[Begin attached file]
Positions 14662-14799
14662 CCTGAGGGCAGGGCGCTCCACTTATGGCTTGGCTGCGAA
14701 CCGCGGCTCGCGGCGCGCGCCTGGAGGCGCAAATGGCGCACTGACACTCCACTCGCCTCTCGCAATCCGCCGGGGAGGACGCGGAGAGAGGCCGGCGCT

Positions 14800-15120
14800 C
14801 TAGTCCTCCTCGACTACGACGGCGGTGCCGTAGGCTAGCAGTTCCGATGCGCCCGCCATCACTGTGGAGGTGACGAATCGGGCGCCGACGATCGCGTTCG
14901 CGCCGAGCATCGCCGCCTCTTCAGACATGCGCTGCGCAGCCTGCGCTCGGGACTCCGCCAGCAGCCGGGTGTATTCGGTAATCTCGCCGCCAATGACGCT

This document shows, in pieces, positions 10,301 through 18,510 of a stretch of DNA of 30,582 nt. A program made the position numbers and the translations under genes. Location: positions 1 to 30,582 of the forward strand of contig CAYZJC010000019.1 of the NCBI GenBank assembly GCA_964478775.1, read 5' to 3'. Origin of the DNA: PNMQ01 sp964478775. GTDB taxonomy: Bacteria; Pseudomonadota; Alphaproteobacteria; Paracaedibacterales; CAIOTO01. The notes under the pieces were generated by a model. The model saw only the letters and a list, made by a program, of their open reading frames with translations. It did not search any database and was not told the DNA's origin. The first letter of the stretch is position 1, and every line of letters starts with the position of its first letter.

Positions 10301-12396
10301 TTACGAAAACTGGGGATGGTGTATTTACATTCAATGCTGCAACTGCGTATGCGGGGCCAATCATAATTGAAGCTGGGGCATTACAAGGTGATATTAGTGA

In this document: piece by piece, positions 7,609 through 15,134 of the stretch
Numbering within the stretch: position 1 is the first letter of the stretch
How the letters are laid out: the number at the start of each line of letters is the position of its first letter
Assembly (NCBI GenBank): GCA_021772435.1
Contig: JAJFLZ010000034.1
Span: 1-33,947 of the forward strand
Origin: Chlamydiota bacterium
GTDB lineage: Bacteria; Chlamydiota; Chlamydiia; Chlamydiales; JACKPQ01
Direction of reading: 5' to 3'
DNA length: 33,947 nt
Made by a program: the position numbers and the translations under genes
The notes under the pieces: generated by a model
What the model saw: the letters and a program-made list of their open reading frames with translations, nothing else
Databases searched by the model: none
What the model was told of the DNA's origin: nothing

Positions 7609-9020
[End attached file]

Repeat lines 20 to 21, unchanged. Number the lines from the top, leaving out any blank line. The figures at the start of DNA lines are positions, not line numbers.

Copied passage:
DNA length: 33,947 nt
Made by a program: the position numbers and the translations under genes